Forward this article via email:  Send a copy of this story to someone you know that may want to read it.

3/26/2019 8:09:16 AM

Posted To: Pipeline Press

“Rob, are you hearing that the sudden increase in lock volume is from borrowers who had a lock with one lender moving to another lender?” Not yet, and let’s hope not, loans are “stickier” now, and that this practice was just something unscrupulous parties did in the past. But speaking of past events, Baby Boomers now own about 32 million homes (out of 137 million housing units in the U.S.). One issue in some Sunbelt real estate markets is that the design of those homes is out of style with younger folks who’d conceivably purchase them. So there’s a glut of big and pricey homes on the market in areas that cater to clusters of retirees, and let’s just say those who’d ideally buy them aren’t exactly known for being particularly liquid...(read more)

Forward this article via email:  Send a copy of this story to someone you know that may want to read it.

3/26/2019 6:59:38 AM

Posted To: MBS Commentary

There were no significant economic reports today and no obvious market-moving news headlines. Nevertheless, bonds went on yet another snowball rally run to new long-term lows. Today's version was even more interesting than some of last week's examples. Case in point, 2yr yields ended the day down nearly 7bps while 30yr bonds barely gained any ground. What's up with that?! Part of the reason is the extent to which the opposite phenomenon was in fashion heading into the end of last week. Traders are booking profits on those curve flattener trades (betting on longer term yields falling to be closer to short-term yields). Profits on those trades could either be booked by selling longer-term bonds or buying short-term bonds. None of this is really important though! The fact is that rates...(read more)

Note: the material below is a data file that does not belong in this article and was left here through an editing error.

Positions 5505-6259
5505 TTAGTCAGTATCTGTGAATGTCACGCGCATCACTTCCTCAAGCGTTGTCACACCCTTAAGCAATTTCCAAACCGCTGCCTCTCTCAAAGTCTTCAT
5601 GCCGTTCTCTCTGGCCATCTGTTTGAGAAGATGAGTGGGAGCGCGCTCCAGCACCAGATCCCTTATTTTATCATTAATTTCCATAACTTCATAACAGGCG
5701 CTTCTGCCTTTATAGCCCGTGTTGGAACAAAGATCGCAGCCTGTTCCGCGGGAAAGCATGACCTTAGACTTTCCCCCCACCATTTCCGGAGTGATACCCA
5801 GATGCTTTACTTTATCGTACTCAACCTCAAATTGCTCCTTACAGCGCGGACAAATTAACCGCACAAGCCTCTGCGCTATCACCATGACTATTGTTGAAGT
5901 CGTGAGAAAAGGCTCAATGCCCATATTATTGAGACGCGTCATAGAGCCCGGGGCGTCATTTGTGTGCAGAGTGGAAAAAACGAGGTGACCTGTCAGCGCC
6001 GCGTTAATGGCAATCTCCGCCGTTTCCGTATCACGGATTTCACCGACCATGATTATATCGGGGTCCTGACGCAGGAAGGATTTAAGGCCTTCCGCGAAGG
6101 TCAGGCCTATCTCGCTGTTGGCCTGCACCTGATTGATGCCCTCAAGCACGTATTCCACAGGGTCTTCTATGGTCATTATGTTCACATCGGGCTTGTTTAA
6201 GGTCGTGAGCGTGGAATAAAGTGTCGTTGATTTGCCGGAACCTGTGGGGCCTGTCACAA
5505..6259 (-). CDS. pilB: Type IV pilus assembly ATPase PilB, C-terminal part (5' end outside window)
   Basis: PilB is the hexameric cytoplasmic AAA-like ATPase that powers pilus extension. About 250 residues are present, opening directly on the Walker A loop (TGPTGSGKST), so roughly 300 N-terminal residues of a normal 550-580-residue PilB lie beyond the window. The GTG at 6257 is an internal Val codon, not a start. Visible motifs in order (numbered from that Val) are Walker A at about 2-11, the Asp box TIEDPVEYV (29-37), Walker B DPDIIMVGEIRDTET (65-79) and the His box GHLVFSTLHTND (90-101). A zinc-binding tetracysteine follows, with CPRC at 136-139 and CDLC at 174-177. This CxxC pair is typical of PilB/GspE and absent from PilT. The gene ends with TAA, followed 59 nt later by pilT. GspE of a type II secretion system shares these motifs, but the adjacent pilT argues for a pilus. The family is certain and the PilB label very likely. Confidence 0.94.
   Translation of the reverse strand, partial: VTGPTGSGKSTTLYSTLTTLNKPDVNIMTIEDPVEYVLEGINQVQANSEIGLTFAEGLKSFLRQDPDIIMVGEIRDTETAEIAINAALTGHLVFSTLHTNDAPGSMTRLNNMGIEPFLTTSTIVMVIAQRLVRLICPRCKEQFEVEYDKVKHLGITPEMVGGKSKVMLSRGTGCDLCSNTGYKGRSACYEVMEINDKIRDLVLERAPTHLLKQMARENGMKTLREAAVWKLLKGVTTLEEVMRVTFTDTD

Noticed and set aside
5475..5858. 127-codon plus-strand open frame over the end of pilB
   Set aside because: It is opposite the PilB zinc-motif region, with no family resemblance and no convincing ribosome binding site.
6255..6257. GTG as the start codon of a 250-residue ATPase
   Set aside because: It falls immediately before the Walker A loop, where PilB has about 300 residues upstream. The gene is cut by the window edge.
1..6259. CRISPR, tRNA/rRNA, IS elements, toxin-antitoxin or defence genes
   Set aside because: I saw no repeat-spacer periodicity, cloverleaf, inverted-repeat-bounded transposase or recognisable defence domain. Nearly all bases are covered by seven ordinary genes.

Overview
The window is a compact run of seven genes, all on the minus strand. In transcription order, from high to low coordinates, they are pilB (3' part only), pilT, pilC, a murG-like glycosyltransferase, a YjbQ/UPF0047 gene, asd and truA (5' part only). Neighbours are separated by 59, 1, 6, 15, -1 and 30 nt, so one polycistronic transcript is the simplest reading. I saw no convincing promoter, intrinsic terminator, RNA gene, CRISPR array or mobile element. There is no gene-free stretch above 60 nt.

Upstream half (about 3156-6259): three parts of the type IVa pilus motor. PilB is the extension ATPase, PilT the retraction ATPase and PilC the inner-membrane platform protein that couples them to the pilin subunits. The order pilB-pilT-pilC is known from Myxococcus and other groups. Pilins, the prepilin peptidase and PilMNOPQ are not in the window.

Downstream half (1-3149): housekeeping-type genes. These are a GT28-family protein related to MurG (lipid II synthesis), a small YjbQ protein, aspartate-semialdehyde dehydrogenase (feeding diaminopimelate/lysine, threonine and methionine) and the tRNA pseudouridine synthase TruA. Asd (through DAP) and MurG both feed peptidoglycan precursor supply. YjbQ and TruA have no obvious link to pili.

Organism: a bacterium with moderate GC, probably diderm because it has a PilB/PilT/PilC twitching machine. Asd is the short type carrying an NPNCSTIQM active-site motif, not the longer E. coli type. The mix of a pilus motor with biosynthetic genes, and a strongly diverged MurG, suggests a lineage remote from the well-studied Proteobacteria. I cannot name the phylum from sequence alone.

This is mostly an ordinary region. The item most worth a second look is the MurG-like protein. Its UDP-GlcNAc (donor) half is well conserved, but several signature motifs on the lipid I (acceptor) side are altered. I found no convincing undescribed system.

Forward this article via email:  Send a copy of this story to someone you know that may want to read it.

3/25/2019 4:13:52 PM

Posted To: Mortgage Rate Watch

Mortgage rates continued deeper into long-term lows today as the underlying bond market experiences its most impressive rally of the year. In a rally, bond prices are moving higher and rates are moving lower. This particular rally is bifurcated on several levels. On one level, different maturities of US Treasuries are moving at very different paces . For instance, the 2yr Treasury dropped by .07% today while the 30yr Treasury fell by less than 0.01%. This has to do with investors betting on central banks keeping short-term interest rates low (or cutting them to even lower levels) among other things. On another level, US Treasuries are moving at a very different pace compared to the bonds that underlie mortgages (mortgage-backed-securities or MBS). Part of last week's big news from the Fed spoke...(read more)